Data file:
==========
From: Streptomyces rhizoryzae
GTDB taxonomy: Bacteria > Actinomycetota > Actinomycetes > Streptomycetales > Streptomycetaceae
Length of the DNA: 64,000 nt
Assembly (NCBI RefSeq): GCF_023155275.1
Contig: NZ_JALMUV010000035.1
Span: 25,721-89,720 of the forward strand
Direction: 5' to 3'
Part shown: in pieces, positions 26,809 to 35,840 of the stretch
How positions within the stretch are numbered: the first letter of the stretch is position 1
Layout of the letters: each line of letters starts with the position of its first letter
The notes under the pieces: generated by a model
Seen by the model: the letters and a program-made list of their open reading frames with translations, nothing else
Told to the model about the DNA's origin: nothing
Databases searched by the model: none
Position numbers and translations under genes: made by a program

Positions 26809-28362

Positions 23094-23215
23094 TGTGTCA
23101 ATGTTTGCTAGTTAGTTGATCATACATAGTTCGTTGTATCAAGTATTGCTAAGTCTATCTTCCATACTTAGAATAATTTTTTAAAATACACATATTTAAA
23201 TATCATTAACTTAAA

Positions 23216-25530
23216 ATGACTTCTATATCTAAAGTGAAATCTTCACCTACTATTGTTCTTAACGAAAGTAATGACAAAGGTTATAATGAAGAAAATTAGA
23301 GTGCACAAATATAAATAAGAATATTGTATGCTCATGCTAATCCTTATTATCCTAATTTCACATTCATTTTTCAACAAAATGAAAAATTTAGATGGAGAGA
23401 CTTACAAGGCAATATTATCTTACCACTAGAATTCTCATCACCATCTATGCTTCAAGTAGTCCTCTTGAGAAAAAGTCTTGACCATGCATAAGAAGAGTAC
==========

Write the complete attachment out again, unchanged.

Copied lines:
From: Streptomyces rhizoryzae
GTDB taxonomy: Bacteria > Actinomycetota > Actinomycetes > Streptomycetales > Streptomycetaceae
Length of the DNA: 64,000 nt
Assembly (NCBI RefSeq): GCF_023155275.1
Contig: NZ_JALMUV010000035.1
Span: 25,721-89,720 of the forward strand
Direction: 5' to 3'
Part shown: in pieces, positions 26,809 to 35,840 of the stretch
How positions within the stretch are numbered: the first letter of the stretch is position 1
Layout of the letters: each line of letters starts with the position of its first letter
The notes under the pieces: generated by a model
Seen by the model: the letters and a program-made list of their open reading frames with translations, nothing else
Told to the model about the DNA's origin: nothing
Databases searched by the model: none
Position numbers and translations under genes: made by a program

Positions 26809-28362

Positions 23094-23215
23094 TGTGTCA
23101 ATGTTTGCTAGTTAGTTGATCATACATAGTTCGTTGTATCAAGTATTGCTAAGTCTATCTTCCATACTTAGAATAATTTTTTAAAATACACATATTTAAA
23201 TATCATTAACTTAAA

Positions 23216-25530
23216 ATGACTTCTATATCTAAAGTGAAATCTTCACCTACTATTGTTCTTAACGAAAGTAATGACAAAGGTTATAATGAAGAAAATTAGA
23301 GTGCACAAATATAAATAAGAATATTGTATGCTCATGCTAATCCTTATTATCCTAATTTCACATTCATTTTTCAACAAAATGAAAAATTTAGATGGAGAGA
23401 CTTACAAGGCAATATTATCTTACCACTAGAATTCTCATCACCATCTATGCTTCAAGTAGTCCTCTTGAGAAAAAGTCTTGACCATGCATAAGAAGAGTAC